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IBM, Maersk Plan to Bring Blockchain Into the Shipping Process: What You Need to Know

Once upon a recent time, blockchain was the stuff of only the wonkiest watercooler conversations. But now, it’s about to enter the mainstream in a huge way — and likely revolutionize entire industries as it does. Blockchain offers...

Once upon a recent time, blockchain was the stuff of only the wonkiest watercooler conversations.

But now, it’s about to enter the mainstream in a huge way — and likely revolutionize entire industries as it does.

Blockchain offers a way to share unalterable data between multiple parties. It has implications for the security, transparency, storage and transmission of our digital information. Blockchain might even remake the very idea of “currency.”

IBM and Maersk announced a partnership recently and provided details on a blockchain-based logistics platform that would apply artificial intelligence, connected devices (IoT), and intelligent, proactive analytics that could foundationally improve upon the supply chain as we know it.

Maersk, as you likely know, is one of the world’s largest shipping concerns. International Business Machines also needs no introduction.

The match is apparently perfect. IBM has been quietly innovating in a variety of “back-end” technologies for a while, so who better to bring about a sea change in how goods and products make their way around the world?

Out to Sea and Everywhere Else, Too

We say “sea change” for two reasons. First, because Maersk may best be known for its mammoth cargo ships, replete with, in some cases, hundreds of containers full of merchandise either arriving in the United States or being shipped overseas.

Sometimes products leave the States for finishing elsewhere. Other times, products are assembled elsewhere in the world and sent completed to our shores.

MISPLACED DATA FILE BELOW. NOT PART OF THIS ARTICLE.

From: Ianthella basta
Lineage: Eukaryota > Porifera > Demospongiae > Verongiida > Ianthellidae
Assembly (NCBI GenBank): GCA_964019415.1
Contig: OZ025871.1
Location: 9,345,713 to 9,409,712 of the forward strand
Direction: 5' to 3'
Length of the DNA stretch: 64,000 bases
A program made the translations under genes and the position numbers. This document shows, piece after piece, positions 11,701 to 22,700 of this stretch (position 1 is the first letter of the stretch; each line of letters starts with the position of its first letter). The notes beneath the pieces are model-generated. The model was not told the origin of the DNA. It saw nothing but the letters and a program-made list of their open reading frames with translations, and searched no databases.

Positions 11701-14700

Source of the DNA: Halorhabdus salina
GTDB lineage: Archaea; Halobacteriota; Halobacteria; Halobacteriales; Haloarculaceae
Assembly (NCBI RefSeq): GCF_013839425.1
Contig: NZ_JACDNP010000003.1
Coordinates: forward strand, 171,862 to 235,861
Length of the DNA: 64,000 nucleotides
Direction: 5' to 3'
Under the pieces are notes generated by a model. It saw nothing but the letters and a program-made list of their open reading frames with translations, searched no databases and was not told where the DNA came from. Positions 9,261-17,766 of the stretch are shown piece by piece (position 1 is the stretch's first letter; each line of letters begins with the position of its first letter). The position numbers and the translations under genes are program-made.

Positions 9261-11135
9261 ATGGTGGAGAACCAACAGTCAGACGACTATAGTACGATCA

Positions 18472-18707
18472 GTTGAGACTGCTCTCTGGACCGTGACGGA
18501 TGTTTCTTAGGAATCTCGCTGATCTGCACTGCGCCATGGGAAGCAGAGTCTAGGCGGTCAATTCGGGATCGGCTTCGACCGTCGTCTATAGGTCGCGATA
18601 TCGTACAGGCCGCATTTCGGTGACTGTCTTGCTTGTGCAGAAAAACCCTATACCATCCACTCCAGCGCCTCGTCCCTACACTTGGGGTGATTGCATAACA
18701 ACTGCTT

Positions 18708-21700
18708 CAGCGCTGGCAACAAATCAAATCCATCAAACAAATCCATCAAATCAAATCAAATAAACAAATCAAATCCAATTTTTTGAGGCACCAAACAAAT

But whatever we’re shipping and who’s most excited to receive it, it’s clear that we don’t always get this complicated web of shippers and vendors and transportation analytics quite right. We’ve seen in the news over the last few years what can happen when just one piece of this puzzle goes a little bit amiss.

In Long Beach, Calif. and Los Angeles as recently as 2017 the United States’ largest cargo shipping facilities incurred estimated losses of $8 billion during labor-owner disagreements about wage theft, subcontracting and general work environment.

The intelligent supply chain functions IBM and Maersk propose have the potential to, in many cases, vastly outperform that same work had it been done by a human worker. Lean and just-in-time manufacturing and shipping are the necessary future of industry, but aren’t possible without analytics so proactive that they approach the artificially intelligent.

Pair that with blockchain-based cloud storage for shipping, cargo manifests and the other incomprehensible reams of bureaucratic red tape — all signed, sealed and kept accessible to every authorized party — and you can see the potential for blockchain to introduce some order.

So Why a Figurative Sea Change, Then?

Quite simply, because the idea is catching on. Soon after IBM and Maersk made their collaboration public, shipping and customs organizations in Peru and Singapore expressed interest in taking part in the platform.